Probate: How to Distribute Estate and Determine Who Gets What


Probate, court’s involvement with the distribution of an estate may occur either due to conflict with regard to the administration of a testamentary document or absent testamentary documents. This process almost always takes place shortly after the death of the person whose estate is being probated and it can be a difficult ordeal for the family. The last thing most people want to worry about while grieving the death of a loved one is how the money should be divided. But all too often, family members become entangled in disputes over who gets what.

If you dealing with issues related to probate, don’t hesitate to give us a call so we can sit down and discuss the situation. Then, leave the worrying to us. We’ll make the court appearances, talk to the other parties, and make sure the estate is fairly distributed, ensuring you don’t get short-changed. By letting us handle the legal side of things, the memory of your lost family member won’t be clouded by ugly legal proceedings.

⭐ ⭐ ⭐ ⭐ ⭐”Löan worked with my wife and I to create our family trust, durable power of attorney and advanced health care directives. She did an excellent job in first sitting down with us – patiently helping us determine exactly what we wanted in our documents. She then did an excellent job bringing it all together to create documents that help us feel prepared for the future.”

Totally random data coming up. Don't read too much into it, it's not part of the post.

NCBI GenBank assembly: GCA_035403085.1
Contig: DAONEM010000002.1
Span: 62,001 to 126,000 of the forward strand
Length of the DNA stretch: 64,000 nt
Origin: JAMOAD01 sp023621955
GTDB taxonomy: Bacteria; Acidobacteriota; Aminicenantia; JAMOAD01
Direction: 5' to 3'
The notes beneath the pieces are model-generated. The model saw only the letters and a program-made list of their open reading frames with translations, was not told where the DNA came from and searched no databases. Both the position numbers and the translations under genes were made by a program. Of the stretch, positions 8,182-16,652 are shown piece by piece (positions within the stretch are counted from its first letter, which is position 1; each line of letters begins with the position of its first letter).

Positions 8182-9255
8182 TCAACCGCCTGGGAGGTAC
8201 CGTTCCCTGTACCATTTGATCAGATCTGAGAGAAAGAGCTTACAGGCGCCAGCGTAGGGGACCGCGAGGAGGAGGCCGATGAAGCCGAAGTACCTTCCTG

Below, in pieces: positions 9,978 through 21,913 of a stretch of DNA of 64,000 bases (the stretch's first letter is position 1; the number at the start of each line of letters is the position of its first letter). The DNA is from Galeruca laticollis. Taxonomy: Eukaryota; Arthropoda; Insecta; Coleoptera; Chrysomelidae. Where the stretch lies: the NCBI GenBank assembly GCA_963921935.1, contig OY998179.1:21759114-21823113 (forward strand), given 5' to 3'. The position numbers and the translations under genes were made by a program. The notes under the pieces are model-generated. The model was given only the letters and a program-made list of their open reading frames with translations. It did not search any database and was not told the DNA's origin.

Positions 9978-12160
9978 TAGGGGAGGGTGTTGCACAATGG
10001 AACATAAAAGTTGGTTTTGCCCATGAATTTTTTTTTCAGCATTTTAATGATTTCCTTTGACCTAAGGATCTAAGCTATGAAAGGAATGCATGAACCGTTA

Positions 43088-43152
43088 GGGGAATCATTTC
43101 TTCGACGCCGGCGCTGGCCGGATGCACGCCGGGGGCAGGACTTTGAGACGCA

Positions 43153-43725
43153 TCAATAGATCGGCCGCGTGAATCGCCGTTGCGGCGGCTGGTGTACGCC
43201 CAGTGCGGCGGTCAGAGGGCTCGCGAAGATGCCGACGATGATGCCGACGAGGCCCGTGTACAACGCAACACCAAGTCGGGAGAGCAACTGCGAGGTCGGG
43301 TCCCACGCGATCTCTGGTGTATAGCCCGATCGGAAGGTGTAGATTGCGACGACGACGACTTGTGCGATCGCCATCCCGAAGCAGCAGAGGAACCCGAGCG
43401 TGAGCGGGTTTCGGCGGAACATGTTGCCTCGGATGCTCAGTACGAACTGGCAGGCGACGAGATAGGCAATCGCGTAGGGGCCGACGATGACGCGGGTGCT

-Richard Rechif, real estate broker & syndicator

Common Questions

Probate is the court’s involvement with the distribution of an estate. It may occur due to conflict with regard to the administration of testamentary documents, issues surrounding the interpretation of the testamentary documents or absent testamentary documents.

Typically, the executor named in a will or the successor trustee named in a trust will start the process after a death by filing a petition in court and seeking appointment. This person will take charge of the decedent’s assets, pay debts, and after receiving court approval, will distribute the estate to the beneficiaries. Absent testamentary documents, upon petitioning the court for appointment, an administrator will be assigned to oversee these tasks.

Since the Probate Court is governed by defined rules and accustomed to resolving distribution disputes – the probate process can be looked at as a necessary referee. Additionally, the courts involvement will hold parties accountable and provide additional protection over potential beneficiaries’ interest.

Here are three: (1) Probate is a public procedure. Thus, once probate is filed the estate plan and assets may become public record; (2) The fees associated with probate are quite extensive and may end up substantially reducing the inheritance intended for the beneficiaries (3) Due to court supervision, the probate process may take much longer than administrating a living trust.

Links & Resources

Download and print one of the intake forms attached below before your consultation. It will speed up the process and can give you a good idea of how the process works.

FORM: Shillinger Law Probate Questionnaire

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